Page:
|Image courtesy of the J Willard MArriot library University of Utah|
When I was young in Shelley, Idaho, shopping was easy. What we didn’t produce, we purchased at the only food store in town, “Crook’s Food Center,” a small corner grocery store owned and operated by Niles Crooks, a member of our church congregation. You could fit his entire store in a couple of aisles of a modern grocery store. While he carried all the basics, the variety of his inventory was usually limited to one type of each product. My uncle ran his produce section. I don’t remember the name of Nile’s butcher.
Niles gave my parents credit to buy groceries during the growing season and we paid the bill when we sold our wheat and potatoes. He issued Gold Strike trading stamps for our purchases and I licked and pasted the stamps into the books which my mother would accumulate and redeem for a small kitchen appliance each year. Niles gave mom credit for all the coupons she clipped from magazines, whether she bought the product or not, as long as he carried the item in his store.
One of my biggest decisions each week was what type of breakfast cereal to pick. Mom always let me decide and I chose the one with the best prize inside. Honeycomb had a promotion where you could send in box tops for plastic cowboy and Indian figures. My family got tired of Honeycomb. When Huntsman’s Supermarket opened in Shelley, my mother stayed with Niles. He had earned her patronage. Even with two choices of where to shop, shopping remained simple.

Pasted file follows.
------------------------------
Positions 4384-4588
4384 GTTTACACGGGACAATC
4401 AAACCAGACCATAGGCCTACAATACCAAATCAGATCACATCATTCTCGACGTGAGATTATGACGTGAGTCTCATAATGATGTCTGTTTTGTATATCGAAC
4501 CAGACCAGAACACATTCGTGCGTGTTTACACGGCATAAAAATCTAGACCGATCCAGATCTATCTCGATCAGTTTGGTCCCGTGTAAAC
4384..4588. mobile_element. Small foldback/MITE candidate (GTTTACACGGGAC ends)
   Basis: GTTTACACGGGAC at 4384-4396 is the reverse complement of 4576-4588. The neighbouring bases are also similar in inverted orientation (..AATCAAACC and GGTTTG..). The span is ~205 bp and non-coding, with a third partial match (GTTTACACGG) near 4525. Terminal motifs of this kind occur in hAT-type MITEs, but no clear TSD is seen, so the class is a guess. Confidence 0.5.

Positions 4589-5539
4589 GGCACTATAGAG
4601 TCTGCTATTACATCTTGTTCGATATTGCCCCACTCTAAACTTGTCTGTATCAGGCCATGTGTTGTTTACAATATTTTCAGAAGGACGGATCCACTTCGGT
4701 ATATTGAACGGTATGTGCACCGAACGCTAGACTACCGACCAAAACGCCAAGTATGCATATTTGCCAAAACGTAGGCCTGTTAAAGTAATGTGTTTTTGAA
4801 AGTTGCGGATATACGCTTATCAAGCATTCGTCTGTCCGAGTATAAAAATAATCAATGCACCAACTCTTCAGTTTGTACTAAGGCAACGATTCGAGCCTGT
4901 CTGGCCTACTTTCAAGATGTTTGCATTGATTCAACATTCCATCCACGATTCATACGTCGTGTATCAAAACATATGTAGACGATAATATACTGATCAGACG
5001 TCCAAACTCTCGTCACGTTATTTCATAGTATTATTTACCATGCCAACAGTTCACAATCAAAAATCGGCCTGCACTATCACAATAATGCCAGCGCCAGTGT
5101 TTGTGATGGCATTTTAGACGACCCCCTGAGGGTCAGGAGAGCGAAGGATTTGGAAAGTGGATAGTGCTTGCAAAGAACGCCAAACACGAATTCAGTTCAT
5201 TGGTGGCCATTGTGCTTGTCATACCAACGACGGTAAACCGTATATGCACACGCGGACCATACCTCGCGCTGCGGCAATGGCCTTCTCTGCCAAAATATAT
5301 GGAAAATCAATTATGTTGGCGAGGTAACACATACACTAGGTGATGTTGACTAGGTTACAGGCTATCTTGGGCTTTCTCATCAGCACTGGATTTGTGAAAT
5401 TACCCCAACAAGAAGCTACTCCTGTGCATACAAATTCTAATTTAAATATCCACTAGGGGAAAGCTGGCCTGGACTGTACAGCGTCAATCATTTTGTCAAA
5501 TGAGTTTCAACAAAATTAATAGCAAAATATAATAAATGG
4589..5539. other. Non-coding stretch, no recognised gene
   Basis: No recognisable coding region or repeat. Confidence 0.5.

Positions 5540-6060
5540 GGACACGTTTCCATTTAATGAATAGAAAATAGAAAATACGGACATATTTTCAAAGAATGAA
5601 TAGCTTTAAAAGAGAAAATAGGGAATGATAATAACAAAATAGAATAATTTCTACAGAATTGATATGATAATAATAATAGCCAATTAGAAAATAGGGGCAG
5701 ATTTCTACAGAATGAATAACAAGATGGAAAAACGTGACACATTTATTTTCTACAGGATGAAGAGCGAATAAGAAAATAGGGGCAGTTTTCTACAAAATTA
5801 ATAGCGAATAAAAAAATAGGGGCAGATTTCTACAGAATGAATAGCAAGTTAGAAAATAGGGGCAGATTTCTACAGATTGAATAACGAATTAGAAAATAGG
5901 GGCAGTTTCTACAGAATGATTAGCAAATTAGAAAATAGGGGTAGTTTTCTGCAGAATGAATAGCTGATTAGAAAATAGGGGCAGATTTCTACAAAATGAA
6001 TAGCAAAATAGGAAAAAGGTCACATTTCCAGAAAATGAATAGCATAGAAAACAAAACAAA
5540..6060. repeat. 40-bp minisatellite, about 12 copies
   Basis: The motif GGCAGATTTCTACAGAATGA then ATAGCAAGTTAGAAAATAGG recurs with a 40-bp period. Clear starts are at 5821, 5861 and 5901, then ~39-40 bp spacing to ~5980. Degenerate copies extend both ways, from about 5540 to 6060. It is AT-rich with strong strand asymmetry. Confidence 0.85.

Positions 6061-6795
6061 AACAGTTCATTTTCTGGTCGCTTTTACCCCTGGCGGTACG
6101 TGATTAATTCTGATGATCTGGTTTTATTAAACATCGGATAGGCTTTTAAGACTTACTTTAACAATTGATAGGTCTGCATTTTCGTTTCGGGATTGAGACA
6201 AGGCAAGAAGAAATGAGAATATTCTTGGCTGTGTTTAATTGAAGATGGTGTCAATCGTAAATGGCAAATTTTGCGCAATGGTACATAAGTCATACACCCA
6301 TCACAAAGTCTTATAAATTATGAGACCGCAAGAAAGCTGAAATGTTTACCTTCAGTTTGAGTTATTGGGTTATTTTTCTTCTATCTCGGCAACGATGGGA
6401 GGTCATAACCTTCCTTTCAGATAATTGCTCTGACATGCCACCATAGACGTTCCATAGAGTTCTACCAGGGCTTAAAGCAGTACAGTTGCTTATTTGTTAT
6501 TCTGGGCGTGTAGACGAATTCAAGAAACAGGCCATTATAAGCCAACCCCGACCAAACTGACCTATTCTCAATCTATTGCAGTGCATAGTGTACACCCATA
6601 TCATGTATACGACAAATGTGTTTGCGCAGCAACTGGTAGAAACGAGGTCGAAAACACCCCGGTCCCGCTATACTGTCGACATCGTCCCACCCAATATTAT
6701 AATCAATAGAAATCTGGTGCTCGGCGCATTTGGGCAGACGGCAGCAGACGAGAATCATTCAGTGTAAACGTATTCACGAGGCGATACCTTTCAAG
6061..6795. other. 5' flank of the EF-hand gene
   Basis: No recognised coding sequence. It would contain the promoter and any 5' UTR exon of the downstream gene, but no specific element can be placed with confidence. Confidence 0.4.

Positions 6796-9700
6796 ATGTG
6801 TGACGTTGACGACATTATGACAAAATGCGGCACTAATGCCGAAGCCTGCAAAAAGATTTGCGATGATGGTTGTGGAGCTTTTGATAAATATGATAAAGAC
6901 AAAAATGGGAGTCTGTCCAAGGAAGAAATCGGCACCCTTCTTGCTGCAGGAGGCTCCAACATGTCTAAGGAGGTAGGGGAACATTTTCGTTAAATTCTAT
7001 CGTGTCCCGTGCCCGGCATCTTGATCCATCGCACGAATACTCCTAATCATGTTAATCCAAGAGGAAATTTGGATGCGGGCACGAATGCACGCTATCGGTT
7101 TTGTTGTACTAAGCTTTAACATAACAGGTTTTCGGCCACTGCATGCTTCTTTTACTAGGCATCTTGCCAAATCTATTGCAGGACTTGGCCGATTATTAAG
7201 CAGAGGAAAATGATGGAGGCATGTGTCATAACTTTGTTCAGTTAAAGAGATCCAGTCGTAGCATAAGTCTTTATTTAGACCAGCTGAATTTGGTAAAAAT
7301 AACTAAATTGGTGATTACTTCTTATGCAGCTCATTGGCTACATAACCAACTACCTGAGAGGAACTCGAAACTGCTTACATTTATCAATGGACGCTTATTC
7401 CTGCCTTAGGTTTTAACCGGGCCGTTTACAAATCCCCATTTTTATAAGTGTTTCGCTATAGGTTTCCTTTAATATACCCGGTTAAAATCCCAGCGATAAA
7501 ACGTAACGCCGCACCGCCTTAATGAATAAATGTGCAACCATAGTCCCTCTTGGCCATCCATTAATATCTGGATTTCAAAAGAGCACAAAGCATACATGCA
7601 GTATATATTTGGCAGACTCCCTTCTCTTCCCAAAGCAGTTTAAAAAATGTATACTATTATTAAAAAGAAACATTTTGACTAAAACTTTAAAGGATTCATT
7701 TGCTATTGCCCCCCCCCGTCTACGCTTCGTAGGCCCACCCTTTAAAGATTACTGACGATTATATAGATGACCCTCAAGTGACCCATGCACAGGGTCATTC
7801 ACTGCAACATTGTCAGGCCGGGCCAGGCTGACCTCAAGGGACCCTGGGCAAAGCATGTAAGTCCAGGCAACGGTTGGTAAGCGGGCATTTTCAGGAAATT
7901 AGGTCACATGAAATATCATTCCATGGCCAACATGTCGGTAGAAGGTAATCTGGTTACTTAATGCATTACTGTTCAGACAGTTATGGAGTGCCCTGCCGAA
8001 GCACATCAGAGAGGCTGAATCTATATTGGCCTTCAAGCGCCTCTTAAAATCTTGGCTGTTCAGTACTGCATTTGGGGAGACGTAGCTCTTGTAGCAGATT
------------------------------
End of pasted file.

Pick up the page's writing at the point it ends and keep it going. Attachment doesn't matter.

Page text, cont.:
Today, shopping is complex. The closest thing we had to Crook’s Food Center, Boonsboro Produce, sold out when a Weis grocery chain store moved in across the street a few years ago. We have no allegiance to any one and so we have to select from a myriad of store options: Wal-Mart, Costco, Target, and three or four grocery chains (traditional and upscale, depending on the location). Each carries an astonishing assortment of products. We have to not only pick what to buy, we have to pick what brand we want and whether we want the traditional, low-fat, low-sugar, low-carb, or specialty flavored version of it. And we now have the options of natural, organic, hydroponic, GMO, non-GMO, local, pastured, free range, kosher, halal, and thousands of foods from around the world. Then we have to decide what container size to buy. The other day I tried to purchase a bottle of salad dressing—I stood looking at a display 6 feet tall and 40 feet long of options. Overwhelmed, I left without buying any. And with our growing interest in our food sources, we want to buy directly from farmers at farmers markets, road side stands, CSAs, and pick-your-owns. While everyone expounds on the wonders of all the choices we now have, I wish Niles was still around.